Over the decades I've built quite a decent library of chess books and more than 20 years ago I did review some of the best, with an emphasis in (but not limited to) Computer Chess, uploading the reviews to a chess-related website of mine ("Chess Tests") now long defunct but which at the time attracted considerable attention, and many chess authors (including celebrities such as Mr. Robert Hyatt, the creator of the world-class Cray Blitz and Crafty chess programs) sent many interesting results and valuable comments.
Now I've resurrected the original web pages of "Chess Tests" as a set of near-facsimile PDF documents which you can find in the Chess Tests Section of this very site, while here in this current Section you can find the Chess Book Reviews proper. Enjoy !
My 3-page comprehensive review of the title chess book, which begins like this: "This book assesses the current state of the art and offers expert insight into just when computers will beat the world's best humans. The book answers such questions as: How do computers select moves ? Who/What is DEEP BLUE ? Which are the other best programs ? Can programs learn ?"
My 2-page comprehensive review of the title chess book, which begins like this: "This book provides a multidisciplinar view of all the complexities that the game of chess presents for both humans and machines. Various authors discuss historical, technical, and even the psychological aspects of chess skills. Several chess programs are examined."
My 3-page comprehensive review of the title chess book, which begins like this: "This interesting little book gives a thorough introduction to the basics of a chess program, detailing with examples the fundamental techniques. Besides, it gives advice on how to play against a machine, and shows how it can help you to develop your skills. A chapter on what to look for in a chess computer proves most useful."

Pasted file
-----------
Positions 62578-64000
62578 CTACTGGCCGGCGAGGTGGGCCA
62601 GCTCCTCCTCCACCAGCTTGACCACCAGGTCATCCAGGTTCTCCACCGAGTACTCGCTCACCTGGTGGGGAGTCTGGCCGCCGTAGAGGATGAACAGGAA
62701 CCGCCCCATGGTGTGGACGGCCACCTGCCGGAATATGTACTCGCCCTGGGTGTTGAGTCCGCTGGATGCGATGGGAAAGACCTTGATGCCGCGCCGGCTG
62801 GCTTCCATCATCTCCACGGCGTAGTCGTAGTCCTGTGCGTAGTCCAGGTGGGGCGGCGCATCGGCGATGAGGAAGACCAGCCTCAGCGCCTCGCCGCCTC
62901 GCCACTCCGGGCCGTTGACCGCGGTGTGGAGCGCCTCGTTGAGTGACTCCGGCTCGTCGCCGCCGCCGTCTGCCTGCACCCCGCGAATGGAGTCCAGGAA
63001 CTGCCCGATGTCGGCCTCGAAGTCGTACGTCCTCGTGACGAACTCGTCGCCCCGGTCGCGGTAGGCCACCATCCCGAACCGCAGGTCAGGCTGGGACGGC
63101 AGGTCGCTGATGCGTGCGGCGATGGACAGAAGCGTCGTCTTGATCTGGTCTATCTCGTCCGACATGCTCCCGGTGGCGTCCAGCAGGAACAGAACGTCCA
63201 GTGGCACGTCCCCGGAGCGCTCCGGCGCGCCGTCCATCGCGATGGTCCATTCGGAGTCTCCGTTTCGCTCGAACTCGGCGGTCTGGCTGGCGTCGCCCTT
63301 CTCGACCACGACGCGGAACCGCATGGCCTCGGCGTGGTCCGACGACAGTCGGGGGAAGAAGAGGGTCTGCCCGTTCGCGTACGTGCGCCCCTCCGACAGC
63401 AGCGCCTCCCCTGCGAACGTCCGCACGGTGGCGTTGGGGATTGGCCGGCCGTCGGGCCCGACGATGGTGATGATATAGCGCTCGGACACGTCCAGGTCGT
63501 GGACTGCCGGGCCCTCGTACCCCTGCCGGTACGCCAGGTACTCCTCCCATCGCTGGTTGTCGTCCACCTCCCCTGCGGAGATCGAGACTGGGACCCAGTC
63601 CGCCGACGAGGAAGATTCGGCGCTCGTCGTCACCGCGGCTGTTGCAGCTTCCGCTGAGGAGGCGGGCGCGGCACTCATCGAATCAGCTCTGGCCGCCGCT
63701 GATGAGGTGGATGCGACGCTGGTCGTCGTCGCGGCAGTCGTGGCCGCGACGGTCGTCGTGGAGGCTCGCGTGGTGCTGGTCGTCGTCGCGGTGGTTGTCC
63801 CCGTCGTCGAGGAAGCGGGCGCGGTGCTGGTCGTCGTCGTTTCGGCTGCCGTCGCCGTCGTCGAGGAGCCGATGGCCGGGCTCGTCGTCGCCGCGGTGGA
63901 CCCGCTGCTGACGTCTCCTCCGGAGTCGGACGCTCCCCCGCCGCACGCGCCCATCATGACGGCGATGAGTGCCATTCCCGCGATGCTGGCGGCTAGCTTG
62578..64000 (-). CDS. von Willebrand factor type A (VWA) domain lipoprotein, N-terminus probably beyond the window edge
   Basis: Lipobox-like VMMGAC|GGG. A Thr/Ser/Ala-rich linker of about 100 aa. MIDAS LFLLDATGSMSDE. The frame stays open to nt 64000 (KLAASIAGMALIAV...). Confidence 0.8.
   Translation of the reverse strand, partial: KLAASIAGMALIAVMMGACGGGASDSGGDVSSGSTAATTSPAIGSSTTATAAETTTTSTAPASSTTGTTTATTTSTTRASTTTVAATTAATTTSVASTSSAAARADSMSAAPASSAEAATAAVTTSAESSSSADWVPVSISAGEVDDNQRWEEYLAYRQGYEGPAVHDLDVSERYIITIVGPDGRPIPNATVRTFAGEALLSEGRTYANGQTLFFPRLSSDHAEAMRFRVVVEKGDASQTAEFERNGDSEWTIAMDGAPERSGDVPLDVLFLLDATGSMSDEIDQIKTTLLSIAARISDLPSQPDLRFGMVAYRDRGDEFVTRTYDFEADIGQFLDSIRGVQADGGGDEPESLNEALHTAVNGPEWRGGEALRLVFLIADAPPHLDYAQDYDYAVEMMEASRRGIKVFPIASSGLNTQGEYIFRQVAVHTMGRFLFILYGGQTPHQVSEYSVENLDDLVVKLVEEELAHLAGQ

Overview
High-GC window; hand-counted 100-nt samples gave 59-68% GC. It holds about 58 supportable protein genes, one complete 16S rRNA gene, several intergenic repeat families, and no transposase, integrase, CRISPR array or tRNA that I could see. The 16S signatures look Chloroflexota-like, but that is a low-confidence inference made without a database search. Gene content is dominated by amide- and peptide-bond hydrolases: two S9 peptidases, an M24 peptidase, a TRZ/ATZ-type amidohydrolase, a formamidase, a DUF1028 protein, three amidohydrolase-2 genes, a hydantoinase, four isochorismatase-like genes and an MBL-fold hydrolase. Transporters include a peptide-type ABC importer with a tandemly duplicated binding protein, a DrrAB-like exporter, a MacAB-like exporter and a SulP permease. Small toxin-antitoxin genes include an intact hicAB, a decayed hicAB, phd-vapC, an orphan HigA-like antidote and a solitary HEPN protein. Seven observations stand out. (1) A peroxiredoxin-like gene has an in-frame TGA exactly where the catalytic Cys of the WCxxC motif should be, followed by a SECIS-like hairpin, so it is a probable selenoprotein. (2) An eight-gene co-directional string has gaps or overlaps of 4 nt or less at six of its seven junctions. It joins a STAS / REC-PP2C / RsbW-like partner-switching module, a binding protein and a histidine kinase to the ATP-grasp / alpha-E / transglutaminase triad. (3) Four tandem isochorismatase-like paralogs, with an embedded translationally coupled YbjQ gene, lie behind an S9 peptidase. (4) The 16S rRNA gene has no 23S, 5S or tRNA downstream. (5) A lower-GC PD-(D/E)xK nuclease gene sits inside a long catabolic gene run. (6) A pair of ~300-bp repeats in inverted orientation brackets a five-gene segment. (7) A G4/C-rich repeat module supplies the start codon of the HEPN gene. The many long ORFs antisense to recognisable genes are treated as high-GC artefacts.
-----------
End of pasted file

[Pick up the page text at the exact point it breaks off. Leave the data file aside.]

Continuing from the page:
My 3-page comprehensive review of the title chess book, which begins like this: "This is the revised edition of The Chess Computer Book, with much new material. It includes a good story of chess computer, predicts likely developments and features many full games between computers and humans, analyzed and commented with diagrams and a lot of interesting opinions by its knowledgeable author."
My 2-page comprehensive review of the title chess book, which begins like this: "This IVth volume of the Encyclopaedia of Chess Endings is totally dedicated to the most difficult endgames of all, Queen endgames. Here you'll find 1800 outstanding and comprehensive endings, thoroughly classified, fully analyzed. 100s of them (the most subtle ones) have been computer-analyzed with KDKT and BELLE, showing up a new dimension: error-free, exact, optimum analysis."
My 3-page comprehensive review of the title chess book, which begins like this: "This book presents a superb collection of practical endgame studies selected from the greatest endgame composers, arranged within chapters of increasing difficulty. There's a well-thought scoring scheme which permits the reader to work out his rating at this difficult area of chess. 522 diagrams, 87 test sheets of 6 positions each."
These articles, programs, pictures, their descriptions and other materials created by me are (c) Valentin Albillo, and can be used freely for non-profit purposes as long as (1) the contents aren't modified in any way and (2) the copyright is acknowledged.
In plain words, you can download them and use them for non-profit purposes but do not include them in any media and/or site for which you're asking money, do not tamper with their contents and do not say or imply that you created them or that you don't know who created them, you must always give due credit to the copyright holder (that's me).